Hi All, I monitored night flight calls on a coastal headland for two autumn seasons, 2013 and 2015, using the same methods and equipment in each year. You can see a summary table of the results here: http://www.johnfkearney.com/Glasgow_Head_Guyborough_County.html.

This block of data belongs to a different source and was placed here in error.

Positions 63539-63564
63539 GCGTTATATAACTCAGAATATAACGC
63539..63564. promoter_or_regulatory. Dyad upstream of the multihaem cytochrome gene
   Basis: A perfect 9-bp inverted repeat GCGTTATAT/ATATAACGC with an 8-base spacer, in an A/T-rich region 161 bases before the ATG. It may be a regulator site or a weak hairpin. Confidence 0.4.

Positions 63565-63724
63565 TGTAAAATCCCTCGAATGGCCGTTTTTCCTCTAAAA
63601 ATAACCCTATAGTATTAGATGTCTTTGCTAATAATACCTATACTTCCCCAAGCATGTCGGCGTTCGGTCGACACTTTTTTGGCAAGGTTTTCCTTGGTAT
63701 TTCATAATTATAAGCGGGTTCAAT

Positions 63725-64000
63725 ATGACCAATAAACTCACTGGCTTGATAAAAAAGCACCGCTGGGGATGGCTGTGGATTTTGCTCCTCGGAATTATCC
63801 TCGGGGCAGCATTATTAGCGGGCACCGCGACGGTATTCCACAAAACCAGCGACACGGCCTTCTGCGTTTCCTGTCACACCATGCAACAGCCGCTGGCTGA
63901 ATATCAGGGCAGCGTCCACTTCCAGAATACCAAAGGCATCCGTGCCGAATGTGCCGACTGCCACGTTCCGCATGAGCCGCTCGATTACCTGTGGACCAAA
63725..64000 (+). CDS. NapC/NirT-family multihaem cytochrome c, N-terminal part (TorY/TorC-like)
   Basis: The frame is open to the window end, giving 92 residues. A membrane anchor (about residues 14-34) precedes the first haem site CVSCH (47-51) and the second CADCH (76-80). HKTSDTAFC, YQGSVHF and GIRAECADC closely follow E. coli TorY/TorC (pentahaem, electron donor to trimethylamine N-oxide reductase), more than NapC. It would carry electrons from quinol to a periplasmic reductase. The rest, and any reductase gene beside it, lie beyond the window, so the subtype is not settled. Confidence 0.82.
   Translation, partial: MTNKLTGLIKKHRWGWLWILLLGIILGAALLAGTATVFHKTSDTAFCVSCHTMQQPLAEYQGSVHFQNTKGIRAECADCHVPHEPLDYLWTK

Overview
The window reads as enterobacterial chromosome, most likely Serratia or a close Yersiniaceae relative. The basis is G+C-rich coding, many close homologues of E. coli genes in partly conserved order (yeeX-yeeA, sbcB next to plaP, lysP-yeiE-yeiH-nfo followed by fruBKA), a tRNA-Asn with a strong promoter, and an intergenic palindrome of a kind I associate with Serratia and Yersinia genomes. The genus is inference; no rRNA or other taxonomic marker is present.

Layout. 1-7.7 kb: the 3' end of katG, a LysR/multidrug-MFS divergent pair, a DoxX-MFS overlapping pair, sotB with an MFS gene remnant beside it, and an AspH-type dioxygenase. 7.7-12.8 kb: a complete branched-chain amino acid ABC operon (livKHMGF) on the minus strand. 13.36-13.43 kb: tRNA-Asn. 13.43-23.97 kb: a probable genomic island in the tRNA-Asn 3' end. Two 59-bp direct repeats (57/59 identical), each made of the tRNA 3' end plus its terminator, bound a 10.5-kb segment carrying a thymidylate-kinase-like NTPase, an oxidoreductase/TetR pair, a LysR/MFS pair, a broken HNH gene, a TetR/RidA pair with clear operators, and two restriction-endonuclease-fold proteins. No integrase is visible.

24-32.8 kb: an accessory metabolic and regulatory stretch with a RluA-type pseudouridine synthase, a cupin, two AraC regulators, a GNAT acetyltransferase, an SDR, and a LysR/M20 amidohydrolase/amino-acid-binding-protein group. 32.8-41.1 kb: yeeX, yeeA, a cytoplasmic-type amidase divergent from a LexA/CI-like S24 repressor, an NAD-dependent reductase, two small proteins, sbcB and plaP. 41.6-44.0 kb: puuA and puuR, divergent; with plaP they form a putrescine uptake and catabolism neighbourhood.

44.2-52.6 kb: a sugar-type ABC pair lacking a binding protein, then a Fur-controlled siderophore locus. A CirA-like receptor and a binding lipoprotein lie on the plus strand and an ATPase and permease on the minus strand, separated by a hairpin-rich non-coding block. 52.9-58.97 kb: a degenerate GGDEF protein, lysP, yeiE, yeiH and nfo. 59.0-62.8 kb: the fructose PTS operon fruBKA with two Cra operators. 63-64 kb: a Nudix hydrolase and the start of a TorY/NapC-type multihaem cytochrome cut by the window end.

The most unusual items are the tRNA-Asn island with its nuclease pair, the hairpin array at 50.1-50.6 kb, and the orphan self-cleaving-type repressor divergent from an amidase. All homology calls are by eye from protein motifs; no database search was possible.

There was a remarkable increase in the number of warbler night flight calls in 2015 compared to 2013. While many warblers increased 2 to 7-fold, Cape May Warblers were 9 times higher and Bay-breasted Warblers 11 times higher. The latter two species are known to be Spruce Budworm dependent species and have been shown to increase substantially more than other warbler species during an outbreak. There is reported to be an increasing infestation in areas well north of my monitoring station. A possible cause for concern is that another budworm dependent species, the Tennessee Warbler had fewer flight calls in 2015. Part of the reason for this post is to suggest that there can be a utility to identifying difficult flight calls, like the zeep and double-up calls, to the species level. Of course, these identifications are not going to be correct all of the time. There is only a certain probability that they are correct. I do use measurements and certain rules in guiding my identification of difficult species. I only id to the species level when I judge there to be a relatively high probability that it is correct, although I can't as yet give an exact probability range. For those ids that I judge to have less than a high probability, I leave to the generic or family level (these are also listed in the table of results in this study). Any comments would be most welcome. John -- NFC-L List Info: http://www.NortheastBirding.com/NFC_WELCOME http://www.NortheastBirding.com/NFC_RULES http://www.NortheastBirding.com/NFC-L_SubscribeConfigurationLeave.htm ARCHIVES: 1) http://firstname.lastname@example.org/maillist.html 2) http://www.surfbirds.com/birdingmail/Group/NFC-L 3) http://birdingonthe.net/mailinglists/NFCL.html Please submit your observations to eBird: http://ebird.org/content/ebird/ --